ASL now largest operator at Ogle International Airport

Air Services Limited (ASL) yesterday commissioned the newest addition to their fleet, a Cessna Grand Caravan, making it the largest operator at Ogle International Airport and Minister Robeson Benn called for continued public / private partnership to advance Guyana’s development.

The Minister of Transport and Hydraulics was making remarks at the commissioning ceremony, on behalf of President Bharrat Jagdeo, who was in attendance.

Also present were stakeholders from government, and the private and public sectors, as well as the members of the Diplomatic Corps.

Benn stressed that the advances of ASL constitute an achievement that follows the vision of pioneers who struggled for a better Guyana.

He explained that these pioneers pursued personal advancement and came back to Guyana to further its development.

This spirit, according to him, is what is needed – a sense of ownership and a commitment to national development.

The minister made it clear that the progress made to date has been made through public/private partnership, an initiative that has impacted Guyana’s landscape and positioned it on a platform from which progress can advance.

Benn lauded the commitment of the air service and noted that the expanded service, with an additional aircraft will assist in the expansion and delivery of services to other areas, especially the hinterland regions.


ASL’s Flight Operations Manager, Mrs. Annette Arjoon-Martins, pointed out that the service has been successful, but the journey to this point was not without its challenges, some which still persist.

She stressed that the long term development of the entire airport requires the government to take notice of the uneven playing field affecting existing air companies at Ogle, and to ensure that potential regional investors would also be treated in a fair and equitable manner, particularly if their presence locally would result in more competitive airfares.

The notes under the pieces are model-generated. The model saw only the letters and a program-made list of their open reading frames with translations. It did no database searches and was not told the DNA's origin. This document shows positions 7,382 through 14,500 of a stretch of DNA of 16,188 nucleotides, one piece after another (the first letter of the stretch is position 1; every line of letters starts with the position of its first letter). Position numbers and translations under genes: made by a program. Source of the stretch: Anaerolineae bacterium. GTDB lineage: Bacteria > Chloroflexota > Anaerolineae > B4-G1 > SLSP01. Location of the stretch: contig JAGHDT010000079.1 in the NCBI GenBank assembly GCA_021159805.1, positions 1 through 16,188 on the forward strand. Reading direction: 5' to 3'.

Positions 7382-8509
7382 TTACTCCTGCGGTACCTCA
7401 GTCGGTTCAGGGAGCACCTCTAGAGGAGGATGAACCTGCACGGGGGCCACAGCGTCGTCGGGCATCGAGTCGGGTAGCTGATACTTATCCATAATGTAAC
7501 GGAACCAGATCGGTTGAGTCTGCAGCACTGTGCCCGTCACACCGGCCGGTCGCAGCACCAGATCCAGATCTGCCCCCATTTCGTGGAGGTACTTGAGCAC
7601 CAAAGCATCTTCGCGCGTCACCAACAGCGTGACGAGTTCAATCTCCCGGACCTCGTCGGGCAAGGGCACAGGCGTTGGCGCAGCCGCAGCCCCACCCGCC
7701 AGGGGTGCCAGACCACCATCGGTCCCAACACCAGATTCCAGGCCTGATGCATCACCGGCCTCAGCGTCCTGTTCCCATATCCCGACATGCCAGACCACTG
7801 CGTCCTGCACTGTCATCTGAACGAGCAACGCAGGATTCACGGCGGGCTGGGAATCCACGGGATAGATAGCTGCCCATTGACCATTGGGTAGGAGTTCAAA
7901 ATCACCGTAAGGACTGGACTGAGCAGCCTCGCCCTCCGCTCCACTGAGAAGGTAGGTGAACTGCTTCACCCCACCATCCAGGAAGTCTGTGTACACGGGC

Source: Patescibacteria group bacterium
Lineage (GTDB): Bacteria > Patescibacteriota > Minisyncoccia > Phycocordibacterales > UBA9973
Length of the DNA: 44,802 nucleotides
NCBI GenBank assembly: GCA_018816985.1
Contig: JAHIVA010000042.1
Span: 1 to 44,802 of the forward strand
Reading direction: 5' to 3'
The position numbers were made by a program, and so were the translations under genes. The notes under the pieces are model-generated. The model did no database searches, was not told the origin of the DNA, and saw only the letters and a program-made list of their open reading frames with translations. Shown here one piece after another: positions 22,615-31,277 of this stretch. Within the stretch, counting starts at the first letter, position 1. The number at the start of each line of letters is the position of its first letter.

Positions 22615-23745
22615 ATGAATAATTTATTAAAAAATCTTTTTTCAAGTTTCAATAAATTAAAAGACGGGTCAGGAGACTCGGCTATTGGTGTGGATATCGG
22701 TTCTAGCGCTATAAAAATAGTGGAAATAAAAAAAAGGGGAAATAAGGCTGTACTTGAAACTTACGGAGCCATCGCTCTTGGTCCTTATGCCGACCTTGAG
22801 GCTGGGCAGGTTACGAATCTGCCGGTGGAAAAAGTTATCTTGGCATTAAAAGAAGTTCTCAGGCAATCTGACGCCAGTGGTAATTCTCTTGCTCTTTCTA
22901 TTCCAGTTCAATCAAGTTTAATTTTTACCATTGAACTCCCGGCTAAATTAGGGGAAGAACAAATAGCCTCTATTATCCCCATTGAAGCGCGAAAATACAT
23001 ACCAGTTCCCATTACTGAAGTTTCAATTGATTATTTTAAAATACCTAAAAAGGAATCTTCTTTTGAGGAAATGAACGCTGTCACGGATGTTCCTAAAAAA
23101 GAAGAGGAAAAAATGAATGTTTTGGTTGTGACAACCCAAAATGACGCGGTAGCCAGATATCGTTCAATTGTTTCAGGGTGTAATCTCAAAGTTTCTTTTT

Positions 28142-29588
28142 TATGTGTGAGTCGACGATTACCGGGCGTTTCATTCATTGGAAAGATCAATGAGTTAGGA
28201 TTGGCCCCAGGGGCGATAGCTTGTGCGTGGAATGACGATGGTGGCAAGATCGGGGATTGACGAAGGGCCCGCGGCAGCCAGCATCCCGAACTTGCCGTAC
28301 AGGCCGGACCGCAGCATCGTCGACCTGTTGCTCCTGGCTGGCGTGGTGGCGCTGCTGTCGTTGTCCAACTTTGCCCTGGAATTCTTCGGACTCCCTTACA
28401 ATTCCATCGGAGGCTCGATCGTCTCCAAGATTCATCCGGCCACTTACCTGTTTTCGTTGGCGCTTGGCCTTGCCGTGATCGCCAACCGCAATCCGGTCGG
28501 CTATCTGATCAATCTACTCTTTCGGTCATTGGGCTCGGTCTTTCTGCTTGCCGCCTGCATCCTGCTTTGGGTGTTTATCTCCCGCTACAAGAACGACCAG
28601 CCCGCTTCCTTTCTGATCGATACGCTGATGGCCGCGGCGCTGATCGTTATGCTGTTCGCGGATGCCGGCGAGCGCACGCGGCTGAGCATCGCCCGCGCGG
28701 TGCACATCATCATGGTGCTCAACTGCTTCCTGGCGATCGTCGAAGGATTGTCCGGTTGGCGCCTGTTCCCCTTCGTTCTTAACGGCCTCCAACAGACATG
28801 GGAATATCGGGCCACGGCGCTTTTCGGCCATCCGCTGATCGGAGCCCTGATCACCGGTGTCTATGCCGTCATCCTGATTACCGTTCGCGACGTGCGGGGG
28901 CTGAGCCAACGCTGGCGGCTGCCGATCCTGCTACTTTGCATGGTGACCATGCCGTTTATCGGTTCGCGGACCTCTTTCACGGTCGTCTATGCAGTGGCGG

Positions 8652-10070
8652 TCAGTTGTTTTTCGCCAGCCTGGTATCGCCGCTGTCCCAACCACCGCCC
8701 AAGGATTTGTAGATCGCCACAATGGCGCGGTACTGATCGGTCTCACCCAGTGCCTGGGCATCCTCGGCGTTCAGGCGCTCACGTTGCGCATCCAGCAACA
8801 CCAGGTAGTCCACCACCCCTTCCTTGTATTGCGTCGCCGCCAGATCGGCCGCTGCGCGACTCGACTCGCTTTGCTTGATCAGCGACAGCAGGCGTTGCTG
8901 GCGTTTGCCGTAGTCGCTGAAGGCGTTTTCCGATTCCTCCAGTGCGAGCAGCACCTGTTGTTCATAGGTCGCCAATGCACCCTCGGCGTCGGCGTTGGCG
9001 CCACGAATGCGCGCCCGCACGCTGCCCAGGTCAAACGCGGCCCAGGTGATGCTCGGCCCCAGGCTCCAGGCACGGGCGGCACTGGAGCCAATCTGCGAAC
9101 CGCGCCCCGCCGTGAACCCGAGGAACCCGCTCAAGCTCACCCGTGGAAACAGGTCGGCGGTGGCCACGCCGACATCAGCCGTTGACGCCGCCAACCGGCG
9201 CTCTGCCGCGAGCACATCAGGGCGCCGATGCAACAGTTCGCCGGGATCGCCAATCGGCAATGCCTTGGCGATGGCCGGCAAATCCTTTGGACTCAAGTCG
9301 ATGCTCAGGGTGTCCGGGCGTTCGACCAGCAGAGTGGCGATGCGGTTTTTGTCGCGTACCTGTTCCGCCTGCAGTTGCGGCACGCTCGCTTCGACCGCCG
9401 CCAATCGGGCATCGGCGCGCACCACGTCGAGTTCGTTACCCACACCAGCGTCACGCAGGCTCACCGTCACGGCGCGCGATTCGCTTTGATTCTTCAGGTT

“This is a vibrant and growing industry,” Arjoon-Martins said.

According to her, some of the persisting challenges include volatile fuel prices; the difficulty to secure competent staff; the vagaries of the weather; and acquisition of land to accommodate a larger fleet. “Ways must be found to facilitate all aircraft operators at Ogle when opportunities to expand arrive. For the largest operator, it is particularly critical that land for systematic expansion be available, adjacent, rather that some distance away,” she said.

Arjoon-Martins added that the developmental need of the aviation stakeholders must take priority where land allocations are concerned.

She said, “for future development, such as the possibility of other carriers coming in, the large companies that offer aircraft handling services at Ogle can only take advantage of such opportunities if they have space to accommodate the aircraft.”

The Flight Operations Manager maintained that ASL continues to focus on its mission, which is to provide expanded and improved air services to Guyana’s interior locations at affordable costs and to realize ASL’s goal of a fully upgraded fuel-efficient turbine fleet.

Director of the Civil Aviation Authority, Mr. Zulficar Mohamed, adding his bit, said the operations of ASL have grown significantly and he lauded the vision that has propelled the growth.

He stressed that Ogle Airport is on the verge of bigger things, in particular its transformation into an international airport, and charged ASL to continue its development in line with becoming a regional service provider.


Chairman of the Private Sector Commission (PSC), Mr. Ramesh Dookhoo, also made remarks and said ASL has recognized the value of transport in stepping up economical development.

He called for transparency, accountability and good governance from the private sector company in an effort to ensure that public confidence is well-founded.

“The PSC is proud of ASL and there is a great future ahead for the aviation industry,” Dookhoo said.

Today, Air Services Limited operates five Cessna Grand Caravans, four BN-2A Islanders, three Cessna 206s, and two Cessna 172s, providing support to all sectors of Guyana.

Source: Guyana Chronicle | Written by Vanessa Narine